Pao Ming Pu

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Pao Ming Pu (the form of his name he used in Western languages, although the Wade-Giles transliteration would be Pu Baoming; Chinese: 蒲保明 also named 蒲保民; pinyin: Pú Bǎomíng; August 1910 – February 22, 1988), was a mathematician born in Jintang County, Sichuan, China.[1] He was a student of Charles Loewner and a pioneer of systolic geometry, having proved what is today called Pu's inequality for the real projective plane, following Loewner's proof of Loewner's torus inequality. He later worked in the area of fuzzy mathematics. He spent much of his career as professor and chairman of the department of mathematics at Sichuan University.[1]


Pu received his Ph.D. at Syracuse University in 1950 under the supervision of Charles Loewner, resulting in the publication in 1952 of the seminal paper[2] containing both Pu's inequality for the real projective plane and Loewner's torus inequality.[3] The listing at the Mathematics Genealogy Project indicates that his first name, according to Syracuse University records, was Frank.[4]

Pu returned to mainland China in February 1951.[1] (Katz '07) suggests that Pu may have been forced to return to the mainland by the communist authorities, as there was apparently a wave of recalls of Chinese academics working in the West following Chiang Kai-shek's ouster from the mainland in 1949.[3]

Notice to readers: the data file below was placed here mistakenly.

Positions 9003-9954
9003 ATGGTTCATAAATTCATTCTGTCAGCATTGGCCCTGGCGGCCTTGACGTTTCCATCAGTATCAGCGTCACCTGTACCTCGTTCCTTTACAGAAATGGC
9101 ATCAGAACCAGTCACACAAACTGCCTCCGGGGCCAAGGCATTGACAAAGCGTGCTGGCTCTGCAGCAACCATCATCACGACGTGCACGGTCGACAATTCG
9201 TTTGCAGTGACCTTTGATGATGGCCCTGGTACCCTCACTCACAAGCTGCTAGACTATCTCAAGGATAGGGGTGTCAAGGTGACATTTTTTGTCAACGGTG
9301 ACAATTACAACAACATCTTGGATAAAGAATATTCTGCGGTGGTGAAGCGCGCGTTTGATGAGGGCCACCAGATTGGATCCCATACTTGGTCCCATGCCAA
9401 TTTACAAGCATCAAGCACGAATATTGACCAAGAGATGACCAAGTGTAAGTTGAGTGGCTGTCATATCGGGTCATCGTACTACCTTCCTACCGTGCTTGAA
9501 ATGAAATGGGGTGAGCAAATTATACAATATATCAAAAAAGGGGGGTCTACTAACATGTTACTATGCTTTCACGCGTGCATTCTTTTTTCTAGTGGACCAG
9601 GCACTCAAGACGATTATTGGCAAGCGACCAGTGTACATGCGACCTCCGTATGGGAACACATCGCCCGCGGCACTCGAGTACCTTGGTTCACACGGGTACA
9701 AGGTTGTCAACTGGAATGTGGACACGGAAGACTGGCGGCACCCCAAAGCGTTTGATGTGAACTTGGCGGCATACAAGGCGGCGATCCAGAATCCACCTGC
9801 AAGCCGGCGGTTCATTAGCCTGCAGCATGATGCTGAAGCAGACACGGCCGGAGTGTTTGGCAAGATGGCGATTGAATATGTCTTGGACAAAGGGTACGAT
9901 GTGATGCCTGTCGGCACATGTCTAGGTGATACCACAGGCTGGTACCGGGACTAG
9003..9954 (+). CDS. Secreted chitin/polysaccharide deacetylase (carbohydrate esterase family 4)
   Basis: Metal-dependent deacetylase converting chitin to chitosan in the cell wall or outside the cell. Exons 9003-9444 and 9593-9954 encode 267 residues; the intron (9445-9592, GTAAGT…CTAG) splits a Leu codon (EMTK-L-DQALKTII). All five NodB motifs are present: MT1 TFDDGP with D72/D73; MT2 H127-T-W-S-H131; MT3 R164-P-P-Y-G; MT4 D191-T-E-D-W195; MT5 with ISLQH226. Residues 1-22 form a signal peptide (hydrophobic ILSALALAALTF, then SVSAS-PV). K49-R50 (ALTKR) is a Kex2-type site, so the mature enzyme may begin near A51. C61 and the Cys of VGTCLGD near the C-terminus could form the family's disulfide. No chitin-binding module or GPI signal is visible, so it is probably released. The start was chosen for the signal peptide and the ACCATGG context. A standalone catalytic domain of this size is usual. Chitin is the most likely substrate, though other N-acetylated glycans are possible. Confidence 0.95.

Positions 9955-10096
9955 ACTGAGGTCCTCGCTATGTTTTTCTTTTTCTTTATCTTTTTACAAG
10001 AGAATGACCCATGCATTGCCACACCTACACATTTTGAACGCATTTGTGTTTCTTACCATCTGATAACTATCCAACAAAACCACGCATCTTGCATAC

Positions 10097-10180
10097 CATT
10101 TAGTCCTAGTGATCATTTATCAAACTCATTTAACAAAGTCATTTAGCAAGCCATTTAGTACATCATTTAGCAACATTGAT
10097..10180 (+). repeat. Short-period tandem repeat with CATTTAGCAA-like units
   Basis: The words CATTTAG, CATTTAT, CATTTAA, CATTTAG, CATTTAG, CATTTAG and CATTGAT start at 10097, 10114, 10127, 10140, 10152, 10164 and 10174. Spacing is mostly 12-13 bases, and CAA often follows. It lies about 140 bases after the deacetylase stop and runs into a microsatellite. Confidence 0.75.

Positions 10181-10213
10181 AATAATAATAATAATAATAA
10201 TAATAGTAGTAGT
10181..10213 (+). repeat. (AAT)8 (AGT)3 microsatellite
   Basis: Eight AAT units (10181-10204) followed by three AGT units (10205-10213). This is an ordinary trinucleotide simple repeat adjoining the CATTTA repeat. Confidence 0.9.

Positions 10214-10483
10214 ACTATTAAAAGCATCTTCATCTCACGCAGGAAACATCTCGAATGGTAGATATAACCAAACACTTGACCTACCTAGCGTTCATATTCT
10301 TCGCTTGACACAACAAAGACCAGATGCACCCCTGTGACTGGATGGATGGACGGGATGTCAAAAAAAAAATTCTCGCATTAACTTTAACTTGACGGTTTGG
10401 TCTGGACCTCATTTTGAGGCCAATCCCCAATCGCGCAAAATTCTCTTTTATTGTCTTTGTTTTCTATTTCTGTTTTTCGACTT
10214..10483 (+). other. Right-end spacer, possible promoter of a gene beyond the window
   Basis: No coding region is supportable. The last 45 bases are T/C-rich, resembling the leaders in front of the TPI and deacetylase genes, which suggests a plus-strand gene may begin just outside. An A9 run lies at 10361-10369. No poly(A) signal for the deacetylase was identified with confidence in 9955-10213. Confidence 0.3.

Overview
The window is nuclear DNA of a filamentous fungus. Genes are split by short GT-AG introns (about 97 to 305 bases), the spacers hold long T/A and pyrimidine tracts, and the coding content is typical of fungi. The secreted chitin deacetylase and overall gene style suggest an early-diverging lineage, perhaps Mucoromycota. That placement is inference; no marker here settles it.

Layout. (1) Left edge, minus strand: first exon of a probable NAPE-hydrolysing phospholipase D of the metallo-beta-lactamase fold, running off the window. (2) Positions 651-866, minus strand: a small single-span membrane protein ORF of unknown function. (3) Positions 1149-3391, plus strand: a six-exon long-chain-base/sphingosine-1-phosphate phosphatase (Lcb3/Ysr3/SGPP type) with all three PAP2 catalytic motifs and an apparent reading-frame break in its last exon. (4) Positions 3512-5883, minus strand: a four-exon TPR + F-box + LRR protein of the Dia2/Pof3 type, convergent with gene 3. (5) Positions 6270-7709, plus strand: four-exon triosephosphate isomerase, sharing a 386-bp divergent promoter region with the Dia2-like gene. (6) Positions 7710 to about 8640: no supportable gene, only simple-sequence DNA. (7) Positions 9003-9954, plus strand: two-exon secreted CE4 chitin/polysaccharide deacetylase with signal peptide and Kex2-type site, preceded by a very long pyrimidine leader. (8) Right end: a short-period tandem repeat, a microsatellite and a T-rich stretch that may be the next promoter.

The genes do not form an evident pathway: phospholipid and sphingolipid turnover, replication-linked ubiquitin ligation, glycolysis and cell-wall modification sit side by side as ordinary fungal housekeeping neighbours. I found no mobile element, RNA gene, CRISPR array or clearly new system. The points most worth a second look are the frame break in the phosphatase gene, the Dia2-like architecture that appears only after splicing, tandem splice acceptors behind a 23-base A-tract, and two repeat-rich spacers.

After his return, Pu became a professor at Sichuan University in 1952. He served as head of the department of mathematics from 1952 to 1984.[1] While he was apparently unable to supervise graduate students during most of his scientific career,[3] he became one of the first group of supervisors for graduate students (bóshìshēng dǎoshī, 博士生导师) at the age of 71, four years after the end of the Cultural Revolution.[5] Most of his later papers concern fuzzy topology.[3]


According to Google Scholar,[6] Pu's seminal article from 1952 is cited by at least 93 mathematical works, a high score by mathematical standards. His joint work with Liu in fuzzy topology[7] continues to be cited frequently in current literature in fuzzy mathematics.


  1. ^ a b c d Bai Suhua [白苏华], "Pu Baoming [蒲保明]", Modern Education News [现代教育报] (in Chinese), retrieved 2009-01-02.
  2. ^ Pu, Pao Ming (1952), "Some inequalities in certain nonorientable Riemannian manifolds", Pacific Journal of Mathematics, 2: 55–71, doi:10.2140/pjm.1952.2.55, ISSN 0030-8730, archived from the original on 2011-06-07.
  3. ^ a b c d Katz, Mikhail G. (2007), Systolic geometry and topology, Mathematical Surveys and Monographs, 137, Providence, R.I.: American Mathematical Society, p. 19, ISBN 978-0-8218-4177-8.99
  4. ^ Pao Ming Pu at the Mathematics Genealogy Project
  5. ^ Lu, Wen Duan; Tang, Zhi Yuan; Xiong, Hua Xin; Bai, Su Hua (1990), "In memory of Bao Ming Pu", Shuxue Jinzhan [Advances in Mathematics], 19 (2): 239–240, ISSN 1000-0917, MR 1053259.
  6. ^ P. M. Pu on Google Scholar, accessed 31 dec '08.
  7. ^ Pu, Pao Ming; Liu, Ying Ming (1980), "Fuzzy topology. I. Neighborhood structure of a fuzzy point and Moore-Smith convergence", Journal of Mathematical Analysis and Applications, 76 (2): 571–599, doi:10.1016/0022-247X(80)90048-7, ISSN 0022-247X;
    Pu, Pao Ming; Liu, Ying Ming (1980), "Fuzzy topology. II. Product and quotient spaces", Journal of Mathematical Analysis and Applications, 77 (1): 20–37, doi:10.1016/0022-247X(80)90258-9, ISSN 0022-247X.

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